This spring, the design world lost a woman of fortitude, ingenuity and groundbreaking creativity. Cornelia Oberlander, a Canadian landscape architect, passed away just before her 100th birthday due to complications from COVID-19. Although her passing is mourned, Oberlander left behind an incredible and inspiring life story and legacy.
Cornelia Oberlander was born into a Jewish family in Germany in June of 1921. As the Nazi party rose to power, her family faced increasing dangers and chose to leave the country two weeks after Kristallnacht. Oberlander was eighteen by the time they emigrated to the United States in 1939, and there she was able to nurture her interests in the power of plants to heal. Her mother was a horticulturist who wrote gardening books for children and nurtured Oberlander’s appreciation for nature. Inspired by the landscaping and public spaces in Germany, she was determined to design parks from a young age.
Oberlander received a BA from Smith College and was among the first class of women to study at Harvard’s Graduate School of Design, founded by Walter Gropius, a leader of the Bauhaus movement. Armed with a degree in landscape architecture, Oberlander was on a mission to improve lives with public spaces nourished by nature. And indeed she did; she started out working in Philadelphia, where her initiatives in public housing included places for children and green space. After moving to Canada, she advocated for communities and designed over 70 urban playgrounds. Her notable projects included the Children’s Creative Center at Montreal’s Expo ’67, Vancouver General Hospital Burn Unit Garden and the landscape design at the Museum of Anthropology at UBC, Vancouver (photo below). Over her lifetime, Oberlander was honored with Order of British Columbia, the Order of Canada and Vancouver Freedom of the City Award, amongst many other accolades.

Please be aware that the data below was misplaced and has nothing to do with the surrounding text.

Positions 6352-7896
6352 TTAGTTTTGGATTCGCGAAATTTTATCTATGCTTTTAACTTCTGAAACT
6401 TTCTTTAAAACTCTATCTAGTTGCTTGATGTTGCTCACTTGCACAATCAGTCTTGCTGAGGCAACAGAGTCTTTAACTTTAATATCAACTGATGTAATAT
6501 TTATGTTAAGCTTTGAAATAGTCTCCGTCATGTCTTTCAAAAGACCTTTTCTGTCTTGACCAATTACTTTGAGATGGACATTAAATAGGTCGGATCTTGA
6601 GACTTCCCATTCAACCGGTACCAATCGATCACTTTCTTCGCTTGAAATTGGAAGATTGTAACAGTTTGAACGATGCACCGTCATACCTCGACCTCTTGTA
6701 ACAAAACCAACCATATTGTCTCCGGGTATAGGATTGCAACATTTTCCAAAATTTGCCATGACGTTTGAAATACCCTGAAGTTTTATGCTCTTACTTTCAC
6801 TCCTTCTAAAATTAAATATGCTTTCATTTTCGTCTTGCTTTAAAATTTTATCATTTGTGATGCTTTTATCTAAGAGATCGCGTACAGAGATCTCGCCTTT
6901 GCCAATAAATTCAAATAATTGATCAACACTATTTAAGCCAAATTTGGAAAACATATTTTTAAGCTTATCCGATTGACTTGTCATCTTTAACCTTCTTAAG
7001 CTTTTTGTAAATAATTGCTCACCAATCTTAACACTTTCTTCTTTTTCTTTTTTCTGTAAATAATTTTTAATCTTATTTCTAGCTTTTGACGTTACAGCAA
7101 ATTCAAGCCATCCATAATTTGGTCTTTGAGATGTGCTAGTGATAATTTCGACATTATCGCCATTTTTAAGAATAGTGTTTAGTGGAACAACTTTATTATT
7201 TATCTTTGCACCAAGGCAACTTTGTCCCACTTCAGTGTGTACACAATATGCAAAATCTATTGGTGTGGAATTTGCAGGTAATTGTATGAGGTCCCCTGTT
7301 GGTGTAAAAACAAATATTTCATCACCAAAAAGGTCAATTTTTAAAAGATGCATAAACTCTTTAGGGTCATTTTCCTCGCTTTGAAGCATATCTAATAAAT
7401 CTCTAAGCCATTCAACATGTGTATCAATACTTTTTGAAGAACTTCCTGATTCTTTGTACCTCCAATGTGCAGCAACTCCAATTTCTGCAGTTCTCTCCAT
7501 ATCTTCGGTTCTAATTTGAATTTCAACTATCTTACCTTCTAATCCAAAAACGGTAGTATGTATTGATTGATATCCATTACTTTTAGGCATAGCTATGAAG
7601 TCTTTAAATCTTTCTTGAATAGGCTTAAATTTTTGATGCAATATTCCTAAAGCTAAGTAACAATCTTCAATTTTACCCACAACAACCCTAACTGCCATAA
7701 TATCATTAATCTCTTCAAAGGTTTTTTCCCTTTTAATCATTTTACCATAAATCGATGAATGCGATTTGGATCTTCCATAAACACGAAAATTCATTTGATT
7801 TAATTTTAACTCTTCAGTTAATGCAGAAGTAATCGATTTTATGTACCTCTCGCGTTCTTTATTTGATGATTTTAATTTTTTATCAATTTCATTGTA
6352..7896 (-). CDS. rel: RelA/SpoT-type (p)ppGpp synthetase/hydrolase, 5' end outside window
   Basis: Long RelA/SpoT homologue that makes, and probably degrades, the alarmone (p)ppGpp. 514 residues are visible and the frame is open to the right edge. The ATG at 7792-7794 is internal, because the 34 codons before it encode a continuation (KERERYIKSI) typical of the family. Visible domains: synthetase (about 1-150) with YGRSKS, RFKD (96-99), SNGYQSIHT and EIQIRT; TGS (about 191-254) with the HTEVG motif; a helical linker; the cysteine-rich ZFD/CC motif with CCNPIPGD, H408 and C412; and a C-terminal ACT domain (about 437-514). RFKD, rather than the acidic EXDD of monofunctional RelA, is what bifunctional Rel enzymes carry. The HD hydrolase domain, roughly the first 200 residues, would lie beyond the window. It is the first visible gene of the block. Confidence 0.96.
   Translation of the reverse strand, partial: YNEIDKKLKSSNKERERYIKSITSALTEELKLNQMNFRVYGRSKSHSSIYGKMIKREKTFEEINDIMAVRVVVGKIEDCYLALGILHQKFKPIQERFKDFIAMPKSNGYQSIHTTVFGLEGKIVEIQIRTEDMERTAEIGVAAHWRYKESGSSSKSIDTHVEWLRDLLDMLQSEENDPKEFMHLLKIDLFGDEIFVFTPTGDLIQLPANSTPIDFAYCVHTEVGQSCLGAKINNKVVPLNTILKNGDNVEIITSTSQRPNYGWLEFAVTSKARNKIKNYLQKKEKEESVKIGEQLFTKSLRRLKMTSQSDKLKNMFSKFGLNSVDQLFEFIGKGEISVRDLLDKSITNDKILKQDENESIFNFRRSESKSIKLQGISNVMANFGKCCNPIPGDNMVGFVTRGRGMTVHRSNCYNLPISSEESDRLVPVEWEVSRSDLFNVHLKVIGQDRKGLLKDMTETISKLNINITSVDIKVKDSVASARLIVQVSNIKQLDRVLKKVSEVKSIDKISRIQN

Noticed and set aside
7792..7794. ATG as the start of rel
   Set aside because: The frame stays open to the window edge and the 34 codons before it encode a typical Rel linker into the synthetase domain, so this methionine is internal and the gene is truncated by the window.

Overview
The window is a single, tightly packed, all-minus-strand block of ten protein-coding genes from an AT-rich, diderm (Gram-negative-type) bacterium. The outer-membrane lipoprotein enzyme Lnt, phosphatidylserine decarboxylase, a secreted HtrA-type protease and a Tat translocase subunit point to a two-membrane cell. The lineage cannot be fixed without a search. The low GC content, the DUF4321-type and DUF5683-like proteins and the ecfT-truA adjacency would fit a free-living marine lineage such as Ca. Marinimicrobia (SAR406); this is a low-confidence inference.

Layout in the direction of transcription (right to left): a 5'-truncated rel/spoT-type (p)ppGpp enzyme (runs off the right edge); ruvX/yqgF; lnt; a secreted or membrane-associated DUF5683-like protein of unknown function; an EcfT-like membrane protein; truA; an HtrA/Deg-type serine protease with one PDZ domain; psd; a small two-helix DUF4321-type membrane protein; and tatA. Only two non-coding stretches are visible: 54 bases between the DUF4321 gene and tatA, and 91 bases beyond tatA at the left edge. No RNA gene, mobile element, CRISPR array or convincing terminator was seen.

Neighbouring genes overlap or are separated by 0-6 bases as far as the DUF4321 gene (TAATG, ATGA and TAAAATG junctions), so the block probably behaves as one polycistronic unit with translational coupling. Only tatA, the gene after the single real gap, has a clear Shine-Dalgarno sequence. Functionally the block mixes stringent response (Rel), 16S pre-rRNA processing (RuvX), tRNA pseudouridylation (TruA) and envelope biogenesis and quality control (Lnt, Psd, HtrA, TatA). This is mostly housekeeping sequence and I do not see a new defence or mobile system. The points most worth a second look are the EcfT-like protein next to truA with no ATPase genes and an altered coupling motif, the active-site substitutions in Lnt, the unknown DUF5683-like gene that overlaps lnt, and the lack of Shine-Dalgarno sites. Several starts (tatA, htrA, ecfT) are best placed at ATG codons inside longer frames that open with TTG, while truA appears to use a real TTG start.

Cornelia Oberlander’s work will impact landscape architects, urban designers and creative minds all over the world for years to come. Her beliefs in the ability of design to bring about social change and healing are ones we as creatives should all hold in high regard, as we build systems and buildings that elevate the human experience.